To address commercial IoT, we need to shift our thinking from getting data when we think we need it, to getting all the data all the time, and taking action as conditions exceed operational ranges.
This shift does require a change in how we think about our architecture. Rather than request/response, a more appropriate solution here would be publish/subscribe.
In a publish/subscribe architecture, commercial equipment can stream data in real-time, all the time. Secondary applications that are interested in that data then only need to subscribe for those messages. For example, a database system could capture all the data as it comes in, and either selectively store data incrementally (every five seconds), discarding the information in-between, or batch update with all the captured data.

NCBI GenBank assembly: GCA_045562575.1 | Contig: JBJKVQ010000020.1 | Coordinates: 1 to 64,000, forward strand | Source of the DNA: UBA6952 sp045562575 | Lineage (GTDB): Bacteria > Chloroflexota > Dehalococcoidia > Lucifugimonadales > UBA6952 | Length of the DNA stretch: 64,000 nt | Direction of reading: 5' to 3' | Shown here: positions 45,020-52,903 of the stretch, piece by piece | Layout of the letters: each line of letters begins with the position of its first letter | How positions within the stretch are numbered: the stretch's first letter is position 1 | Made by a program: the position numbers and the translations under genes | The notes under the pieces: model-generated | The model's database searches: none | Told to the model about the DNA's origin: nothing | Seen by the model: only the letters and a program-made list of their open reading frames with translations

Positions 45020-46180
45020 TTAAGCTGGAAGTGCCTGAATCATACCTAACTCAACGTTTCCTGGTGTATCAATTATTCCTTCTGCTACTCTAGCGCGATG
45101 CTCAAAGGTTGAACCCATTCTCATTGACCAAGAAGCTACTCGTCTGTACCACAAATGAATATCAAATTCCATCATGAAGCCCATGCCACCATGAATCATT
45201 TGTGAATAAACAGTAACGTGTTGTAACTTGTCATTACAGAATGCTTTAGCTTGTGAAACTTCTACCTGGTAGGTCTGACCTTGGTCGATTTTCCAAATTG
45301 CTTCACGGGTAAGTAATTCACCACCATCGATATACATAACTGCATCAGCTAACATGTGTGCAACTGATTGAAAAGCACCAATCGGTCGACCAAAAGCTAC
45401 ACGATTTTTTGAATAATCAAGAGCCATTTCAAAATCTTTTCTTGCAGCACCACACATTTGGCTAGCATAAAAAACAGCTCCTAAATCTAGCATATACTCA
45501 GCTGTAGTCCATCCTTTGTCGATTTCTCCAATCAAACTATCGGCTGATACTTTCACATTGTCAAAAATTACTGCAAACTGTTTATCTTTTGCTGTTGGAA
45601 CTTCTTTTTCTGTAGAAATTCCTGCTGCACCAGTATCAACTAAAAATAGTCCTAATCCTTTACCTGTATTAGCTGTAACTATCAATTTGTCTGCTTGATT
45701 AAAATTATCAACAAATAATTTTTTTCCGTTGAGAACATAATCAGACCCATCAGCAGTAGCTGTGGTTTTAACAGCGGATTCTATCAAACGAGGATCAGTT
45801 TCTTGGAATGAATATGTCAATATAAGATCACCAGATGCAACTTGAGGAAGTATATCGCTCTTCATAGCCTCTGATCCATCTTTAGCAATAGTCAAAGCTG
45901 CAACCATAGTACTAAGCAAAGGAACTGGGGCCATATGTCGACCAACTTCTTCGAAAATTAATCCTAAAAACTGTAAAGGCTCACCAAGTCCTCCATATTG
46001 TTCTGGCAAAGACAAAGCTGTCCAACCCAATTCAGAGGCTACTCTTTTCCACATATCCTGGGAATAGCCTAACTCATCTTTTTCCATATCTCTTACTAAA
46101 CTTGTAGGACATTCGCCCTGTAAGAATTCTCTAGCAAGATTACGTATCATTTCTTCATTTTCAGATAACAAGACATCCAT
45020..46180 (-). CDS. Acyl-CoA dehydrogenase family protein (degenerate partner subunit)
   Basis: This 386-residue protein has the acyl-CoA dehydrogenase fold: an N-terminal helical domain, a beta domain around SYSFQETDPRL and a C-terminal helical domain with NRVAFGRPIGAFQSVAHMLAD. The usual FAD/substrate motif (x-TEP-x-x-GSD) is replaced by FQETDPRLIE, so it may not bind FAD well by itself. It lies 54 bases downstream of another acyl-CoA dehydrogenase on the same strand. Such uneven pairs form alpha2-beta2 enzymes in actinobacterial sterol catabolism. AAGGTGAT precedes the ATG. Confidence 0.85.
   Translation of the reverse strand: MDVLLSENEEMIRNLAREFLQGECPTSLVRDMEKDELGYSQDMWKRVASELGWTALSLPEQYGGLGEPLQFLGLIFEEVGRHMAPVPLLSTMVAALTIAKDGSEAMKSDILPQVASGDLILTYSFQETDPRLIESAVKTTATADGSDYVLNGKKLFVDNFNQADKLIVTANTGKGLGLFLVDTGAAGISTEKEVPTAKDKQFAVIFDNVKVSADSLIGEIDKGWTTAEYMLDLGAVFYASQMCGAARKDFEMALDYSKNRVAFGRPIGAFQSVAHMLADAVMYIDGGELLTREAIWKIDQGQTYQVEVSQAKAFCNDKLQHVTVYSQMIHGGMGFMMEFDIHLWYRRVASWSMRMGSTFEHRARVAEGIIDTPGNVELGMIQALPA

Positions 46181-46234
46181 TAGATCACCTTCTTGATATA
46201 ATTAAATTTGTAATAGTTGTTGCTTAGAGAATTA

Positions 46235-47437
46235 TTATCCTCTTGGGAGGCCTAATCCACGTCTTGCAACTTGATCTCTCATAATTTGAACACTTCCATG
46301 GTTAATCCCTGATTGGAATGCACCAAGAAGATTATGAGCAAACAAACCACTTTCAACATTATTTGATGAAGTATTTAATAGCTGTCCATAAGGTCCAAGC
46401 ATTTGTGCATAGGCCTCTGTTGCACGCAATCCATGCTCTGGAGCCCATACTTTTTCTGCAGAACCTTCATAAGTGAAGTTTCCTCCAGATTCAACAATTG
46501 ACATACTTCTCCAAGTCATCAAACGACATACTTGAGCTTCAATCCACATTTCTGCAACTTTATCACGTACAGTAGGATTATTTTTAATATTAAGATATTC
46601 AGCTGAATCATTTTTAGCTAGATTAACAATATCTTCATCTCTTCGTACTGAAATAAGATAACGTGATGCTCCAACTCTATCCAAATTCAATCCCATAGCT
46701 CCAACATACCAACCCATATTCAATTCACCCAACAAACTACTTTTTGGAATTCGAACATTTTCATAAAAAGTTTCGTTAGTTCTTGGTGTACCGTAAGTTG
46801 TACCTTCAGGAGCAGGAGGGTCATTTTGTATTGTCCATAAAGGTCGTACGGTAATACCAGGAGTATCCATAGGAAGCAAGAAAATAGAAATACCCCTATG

Now that we are operating in real-time, let us take a look at those aforementioned parties.
The manufacturer can receive all sensor data from all deployed units, providing a clear picture as to the behavior of the systems. Now they really know how to optimize future development.
The customer, armed with real-time data, can now adjust the compressor output on-demand. As soon as people leave the office to go home, the system can start to wind down - whatever time of day that might be. If only weather applications were built on real-time systems too.
The repair technician now sees how the system is behaving in real-time. Patterns that indicate specific problems can now be visualized and interpreted for faster resolution.